How’s this for variety: after 18 events in the 2017 ‘CT season (nine for the men and nine for the women) we’ve seen 17 different winners raise first place trophies on the podium. Gabriel Medina and Carissa Moore are the two newest names in that group after winning the Quiksilver Pro France and Roxy Pro France today in clean, overhead conditions at Hossegor.

With their victories, the two broke into the Top-5 in the rankings — Medina rose to No.3 behind Jordy Smith and new No.1 John Florence, and Carissa jumped to No.4 heading into the last event of the season at Honolua Bay, behind World No.1 Sally Fitzgibbons, Tyler Wright, and Courtney Conlogue.

The Women’s Final between Moore and Lakey Peterson came after a two-hour morning delay to wait for the swell to fill in. The tide sucked away and the sets stacked up when Moore and Peterson paddled out, but La Graviere’s shifty peaks made the two work for the takeoff zone, which yo-yo’d the Finals-Day competitors across the beach. Freesurfers significantly to the north in the lower tide gave perspective on camera for how mobile the competitors needed to be.

Moore was aggressive from the beginning of the heat, choosing waves early and unloading on the outside in a 9.2-score sequence, where she linked powerful frontside carves and snaps through the end section. Peterson waited almost 10 minutes for her first wave, a runaway set that left her behind. Soon, with 15 minutes to go, Carissa had Lakey comboed.

Once Peterson escaped the combo after an 8.27 score at the 10-minute mark, full of strong carves down into the bowl, the challenge was then for her to lure Moore out of priority. She paddled closer to Moore, later trying to sell her on a wave with four minutes left, but Moore wouldn’t bite. Moore did take a set with two minutes left, thought it offered no help in her score, and the high volume shorebreak meant that Moore had no time to paddle back out. Lakey was all by herself with 90 seconds left. She needed an 8.17.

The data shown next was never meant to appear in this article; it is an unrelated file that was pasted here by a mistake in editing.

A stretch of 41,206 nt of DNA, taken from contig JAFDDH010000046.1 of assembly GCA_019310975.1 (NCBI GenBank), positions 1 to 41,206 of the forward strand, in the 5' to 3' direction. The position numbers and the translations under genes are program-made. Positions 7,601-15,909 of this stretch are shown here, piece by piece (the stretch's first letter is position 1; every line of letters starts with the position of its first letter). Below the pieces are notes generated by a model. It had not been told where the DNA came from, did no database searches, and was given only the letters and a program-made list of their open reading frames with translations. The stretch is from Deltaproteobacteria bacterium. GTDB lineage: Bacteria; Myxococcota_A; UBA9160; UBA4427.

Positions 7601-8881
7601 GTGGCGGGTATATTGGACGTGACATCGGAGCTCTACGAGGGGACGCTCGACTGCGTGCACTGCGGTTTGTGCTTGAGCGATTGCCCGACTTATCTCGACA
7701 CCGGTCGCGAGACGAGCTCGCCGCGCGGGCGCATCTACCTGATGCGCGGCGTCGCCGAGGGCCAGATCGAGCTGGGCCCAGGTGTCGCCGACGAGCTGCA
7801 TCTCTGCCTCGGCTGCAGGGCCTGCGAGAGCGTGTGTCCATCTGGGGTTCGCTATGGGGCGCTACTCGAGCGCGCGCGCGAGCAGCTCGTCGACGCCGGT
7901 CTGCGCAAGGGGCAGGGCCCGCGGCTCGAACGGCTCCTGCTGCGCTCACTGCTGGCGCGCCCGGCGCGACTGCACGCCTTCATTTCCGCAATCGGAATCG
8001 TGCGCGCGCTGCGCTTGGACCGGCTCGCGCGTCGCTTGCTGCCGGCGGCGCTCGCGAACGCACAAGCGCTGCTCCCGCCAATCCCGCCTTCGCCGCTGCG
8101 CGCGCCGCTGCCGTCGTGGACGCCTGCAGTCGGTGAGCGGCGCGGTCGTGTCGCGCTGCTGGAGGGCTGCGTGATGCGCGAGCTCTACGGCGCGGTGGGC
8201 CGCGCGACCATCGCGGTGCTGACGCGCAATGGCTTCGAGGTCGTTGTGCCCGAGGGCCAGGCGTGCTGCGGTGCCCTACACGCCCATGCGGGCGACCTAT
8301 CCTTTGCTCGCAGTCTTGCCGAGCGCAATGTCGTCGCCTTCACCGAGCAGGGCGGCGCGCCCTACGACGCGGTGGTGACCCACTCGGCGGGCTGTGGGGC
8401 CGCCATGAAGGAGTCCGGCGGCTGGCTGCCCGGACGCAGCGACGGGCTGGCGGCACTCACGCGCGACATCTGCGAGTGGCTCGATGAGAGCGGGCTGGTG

Peterson took an early set that unfortunately amounted to little, erasing the opportunity of an excellent-range score. The horn sounded, and Carissa Moore, who unthinkably has not yet won a ‘CT event this year, won her second-straight Roxy Pro title.

“I'm so stoked,” Moore told Rosy Hodge during her post-heat interview. “I couldn't ask for better conditions here. It's been a long time since I've won an event. There's no words to describe the feeling.”

The Men’s Final would be decided by Medina, last year’s Quik Pro runner-up to Keanu Asing, and Sebastian Zietz, who made his first-ever France final. Neither surfer typically wastes much time to chase scores, and the two stuck to old habits today, as sets pulsed through and the pair’s wave count ramped up. The bottom dropped out of the first few waves, leading to some trap-door foamballs (Medina had already snapped two boards headed into the Final). 10 minutes in, the score was still slightly low, with Medina leading SeaBass, 9.84 to 7.00.

But Medina distanced himself after an 8.17 score at the halfway mark, and he didn’t look back. His bottom-turn to top-turn combinations on his backhand fluid, the former world champ snapped vertical at the lip over and over. Just like that, SeaBass needed two new waves with 15 minutes left. The Kauain did show a spark after releasing a big layback blowtail a a few minutes later, but his recovery was shaky, and he never quite found the end section he needed throughout the Final to throw a massive maneuver. Medina kept his lead, and he won the Quik Pro title by a score of 16.00 to 9.30.

“It feels so good to win an event,” Medina told Rosy Hodge after the heat. “This is a really special place for me. I love coming here. I’m so, so stoked. It’s been a great event this year, and we’ve had really good waves. I’m not even thinking about the World Title or the rankings. I just wanted a win. I promised to myself I had to win one event this year, and it feels so good now I’ve done it.”

The men have a quick turnaround before the year’s penultimate event, the MEO Rip Curl Pro Portugal in Peniche. The women are officially through with the European leg of the Tour and now have over a month before the waiting period of the Maui Women’s Pro.